Download of Apple Credit Card transactions
edited November 2019 in Manage Accounts and Transactions (Windows)
Apple currently does not allow download to any third party. I would like Quicken to lobby Apple to set up their card through Goldman Sachs to allow download. I will not use their card if it will not download.
Totally agree! The transactions should not have to be manually entered.0
Although this temporary solution does not apply specifically to Quicken, it will, I believe get you there. If you're capable of importing into Quicken CSV or tab-separated values, then this will work for you.
First get your Apple Card statement over to your Mac:
1. Open your Wallet app and select your Apple Card.
2. Click on the Total Balance.
3. Choose the month for which you want a statement, and just click on it.
4. Click on Download PDF Statement and wait for the statement to appear.
5. Click on the little "Send" icon in the upper right corner.
6. Select Mail and email the PDF statement to yourself.
7. Open your email on your Mac, and open the attachment that you sent to yourself.
That's how you start. Your Apple Card statement is now there on your Mac, but as a PDF file.
Second, go to AppleCardStatementExport.com (a site that I myself created, and posted just today) and follow the directions. This will get you a tab-separated file in MS Word, and the equivalent in Excel. Quicken should be able to import either one.0
Ain't gonna happen. If Apple card wants to provide download into Q, they will need to sign the contract with Q to make it happen.YOU, the Apple card holders, need to harass Apple into making this happen.Q user since DOS version 5
Now running Quicken Windows Subscription, Home & Business
Retired "Certified Information Systems Auditor" & Bank Audit VP0
I have the same problem so I hacked this together.
Using Howard Roark's method : https://community.quicken.com/discussion/7150750/faq-how-to-import-qif-files-into-non-cash-accounts-post-q2004
I created a spreadsheet formula to extract transactional and format them as a QIF file.
Copy the transactions from your GS statement and past them into cell A3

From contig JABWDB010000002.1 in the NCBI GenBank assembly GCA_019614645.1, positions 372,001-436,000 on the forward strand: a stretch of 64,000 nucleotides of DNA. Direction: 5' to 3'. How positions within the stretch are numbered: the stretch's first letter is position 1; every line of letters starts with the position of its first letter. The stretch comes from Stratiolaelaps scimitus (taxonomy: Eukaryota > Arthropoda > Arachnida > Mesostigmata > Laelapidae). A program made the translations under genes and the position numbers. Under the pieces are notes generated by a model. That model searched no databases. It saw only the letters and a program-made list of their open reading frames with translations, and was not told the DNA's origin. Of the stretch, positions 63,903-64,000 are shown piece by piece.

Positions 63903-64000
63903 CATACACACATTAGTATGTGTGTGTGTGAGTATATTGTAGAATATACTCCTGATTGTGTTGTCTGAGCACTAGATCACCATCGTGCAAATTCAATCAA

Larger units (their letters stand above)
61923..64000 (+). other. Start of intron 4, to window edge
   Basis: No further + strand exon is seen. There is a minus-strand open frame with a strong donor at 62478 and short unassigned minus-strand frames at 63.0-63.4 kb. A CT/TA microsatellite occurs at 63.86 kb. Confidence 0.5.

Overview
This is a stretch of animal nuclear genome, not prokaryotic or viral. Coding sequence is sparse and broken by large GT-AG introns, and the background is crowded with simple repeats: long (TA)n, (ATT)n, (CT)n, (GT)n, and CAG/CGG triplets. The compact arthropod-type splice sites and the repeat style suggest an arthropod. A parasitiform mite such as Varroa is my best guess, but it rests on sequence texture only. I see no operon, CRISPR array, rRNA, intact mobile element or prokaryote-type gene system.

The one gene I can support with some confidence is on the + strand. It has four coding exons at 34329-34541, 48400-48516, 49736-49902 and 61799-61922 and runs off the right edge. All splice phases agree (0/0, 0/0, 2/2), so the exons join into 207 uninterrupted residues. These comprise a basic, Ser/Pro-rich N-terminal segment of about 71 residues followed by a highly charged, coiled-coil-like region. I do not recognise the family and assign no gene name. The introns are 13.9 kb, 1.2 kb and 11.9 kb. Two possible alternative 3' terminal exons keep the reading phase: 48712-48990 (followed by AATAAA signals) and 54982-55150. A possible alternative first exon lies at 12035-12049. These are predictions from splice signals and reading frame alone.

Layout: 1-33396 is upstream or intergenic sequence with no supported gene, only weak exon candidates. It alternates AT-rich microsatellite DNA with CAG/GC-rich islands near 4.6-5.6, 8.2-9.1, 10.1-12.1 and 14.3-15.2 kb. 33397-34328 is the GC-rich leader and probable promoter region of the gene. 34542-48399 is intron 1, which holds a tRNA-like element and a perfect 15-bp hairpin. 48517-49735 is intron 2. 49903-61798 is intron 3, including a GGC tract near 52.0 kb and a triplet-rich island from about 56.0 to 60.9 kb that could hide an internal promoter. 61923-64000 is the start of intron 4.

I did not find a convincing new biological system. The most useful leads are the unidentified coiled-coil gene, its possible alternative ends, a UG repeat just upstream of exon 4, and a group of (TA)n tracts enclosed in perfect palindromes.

Paste this into cell B3 this:
Add a header into B2:
NGS Apple Card
Finally I use Notepad++ (freeware) to find all quoutation marks " and replace them with nothing.
Save your file and import it using Howard's method.0
Thank you for taking the time to visit the Community to provide your feedback on this Idea.
If a financial institution is unsupported, the only option to contact the financial institution directly, and tell them you'd like to download your accounts into Quicken.
This Idea is being marked as "Not Planned" as this isn't something that can be established by Quicken.
Thanks for the solutions. I heard that Apple is working on a solution.0
I use the following tool ac2ofx as a quick work-around:
* Generate an OFX file from the Apple Card monthly PDF statement.
* Then import the OFX file into Quicken.
You can give Apple feedback about this sorely-needed functionality here:
@Scott Rose Have you seen this:
It isn't Direct Connect or Express Web Connect, but they do now support Web Connect.0
What is web connect? That article doesn’t mention anything about web connect — it just says that they support exporting statements in .qfx format, which isn’t very helpful and doesn’t do much for us. Direct Connect is what we really need.0
Web Connect is downloading a QFX file from the financial institution's website and importing it into Quicken.0
Ah, thank you! This actually could be somewhat useful to us, if Quicken auto-matches the imported transactions to previously-entered transactions in our register. Do you happen to know if Quicken does that?0
@Scott Rose Yes Web Connect will do the same processing as Direct Connect/Express Web Connect when importing the transactions into the register. It is just not as convenient as the other two because you have to fetch it manually. It isn't perfect, but at least it is better than manual entry.